Tuesday, August 21, 2012

Know the Rules

Baseball is a game with rules...a lot of rules. The Official MLB Rule Book is 116 pages while the NCAA 2011-12 Rule Book is 146 pages. Most of the rules, players and fans alike know without knowing they know, or even knowing there's an official rule for what they know. For that, I present to you Rule 8, Section 1a of the 2011-12 NCAA Rule Book (page 90):
Base Running
Legal Order of Bases
SECTION 1. a. The runner must touch each base in legal order (first, second, third and home) and, when obliged to return while the ball is in play, must retouch the base or bases in reverse order.
A.R.—All base runners must touch their advance base.PENALTY—For failure to touch a base advancing or returning: The runner is out if touched by the ball in the hands of a fielder before returning to each untouched base. If the base missed was one to which the runner was forced, the runner is out when tagged or if the ball is held by a fielder on any base the runner failed to touch (including home plate) (see 8-6-a-[4]).
But there are many rules in which most fans, and some players are unaware. For this, we look at another base running rule, the "Force-Play-Slide-Rule (Rule 8, Section 4, page 97)." While I think it is common knowledge by now that the runner must slide directly into the base, they may slide away from the fielder as to avoid contact and not receive an obstruction call.
Force-Play-Slide Rule
SECTION 4. The intent of the force-play-slide rule is to ensure the safety of all players. This is a safety and an interference rule. Whether the defense could have completed the double play has no bearing on the applicability of this rule. This rule pertains to a force-play situation at any base, regardless of the number of outs.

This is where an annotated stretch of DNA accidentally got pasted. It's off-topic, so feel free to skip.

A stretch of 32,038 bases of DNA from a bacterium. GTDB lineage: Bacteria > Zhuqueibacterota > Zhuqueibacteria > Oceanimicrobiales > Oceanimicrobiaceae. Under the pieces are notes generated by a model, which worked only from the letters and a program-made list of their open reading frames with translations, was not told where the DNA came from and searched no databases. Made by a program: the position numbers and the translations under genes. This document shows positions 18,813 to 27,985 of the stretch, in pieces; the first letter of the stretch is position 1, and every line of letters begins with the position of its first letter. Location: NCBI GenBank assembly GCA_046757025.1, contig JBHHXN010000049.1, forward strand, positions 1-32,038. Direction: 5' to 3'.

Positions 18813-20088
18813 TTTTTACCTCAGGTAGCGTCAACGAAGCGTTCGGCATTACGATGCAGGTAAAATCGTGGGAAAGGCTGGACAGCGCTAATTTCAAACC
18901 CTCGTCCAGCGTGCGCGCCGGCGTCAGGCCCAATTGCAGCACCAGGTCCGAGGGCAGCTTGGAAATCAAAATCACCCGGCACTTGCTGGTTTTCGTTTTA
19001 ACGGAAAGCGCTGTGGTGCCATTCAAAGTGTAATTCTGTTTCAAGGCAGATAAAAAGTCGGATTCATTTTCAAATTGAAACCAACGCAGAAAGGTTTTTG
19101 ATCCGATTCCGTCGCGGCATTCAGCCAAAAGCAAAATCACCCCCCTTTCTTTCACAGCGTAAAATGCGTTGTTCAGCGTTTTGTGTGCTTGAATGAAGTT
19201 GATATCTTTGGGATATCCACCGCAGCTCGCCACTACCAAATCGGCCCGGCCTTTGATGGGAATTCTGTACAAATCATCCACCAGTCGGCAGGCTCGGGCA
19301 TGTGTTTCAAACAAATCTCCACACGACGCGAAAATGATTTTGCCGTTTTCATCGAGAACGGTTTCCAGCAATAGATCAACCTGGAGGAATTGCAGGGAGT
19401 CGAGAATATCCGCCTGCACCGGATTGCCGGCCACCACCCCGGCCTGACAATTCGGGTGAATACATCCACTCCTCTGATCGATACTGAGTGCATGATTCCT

a. On any force play, the runner must slide on the ground before the base and in a direct line between the two bases. It is permissible for the slider’s momentum to carry him through the base in the baseline extended (see diagram).
Exception—A runner need not slide directly into a base as long as the runner slides or runs in a direction away from the fielder to avoid making contact or altering the play of the fielder. Interference shall not be called.
With all the rules that can be referenced by these, and other governing bodies in the game of baseball, there is one set of rules that can make even the most astute player, fan or coach want to change their major...the unwritten rules. It seems like every year there are more and more pages added to the unofficial rule book, and no two people can ever seem to agree totally on which school of thought is correct. Part of that is the fun of baseball, sparking countless hours of debate. The college game, however, is not nearly affected by these "rules" to the extent of professional baseball, for the most part, coaches do a great job of teaching the game to their players, but every once in awhile, players will act out and opposing teams will feel the need to show their displeasure. But when something happens in MLB that stirs some major and sometimes minor controversy, it is important to gain some perspective. For that, there is The Baseball Codes. The book is a good read, but the website touches on current stories in the world of baseball. I have nothing to gain out of this plug except the enhancement of baseball knowledge. So take out your notebook, take some notes, and enjoy.

[Disclaimer: The Coach's Cave does not condone any vigilante justice by any player in the amateur ranks, this is merely for entertainment.]

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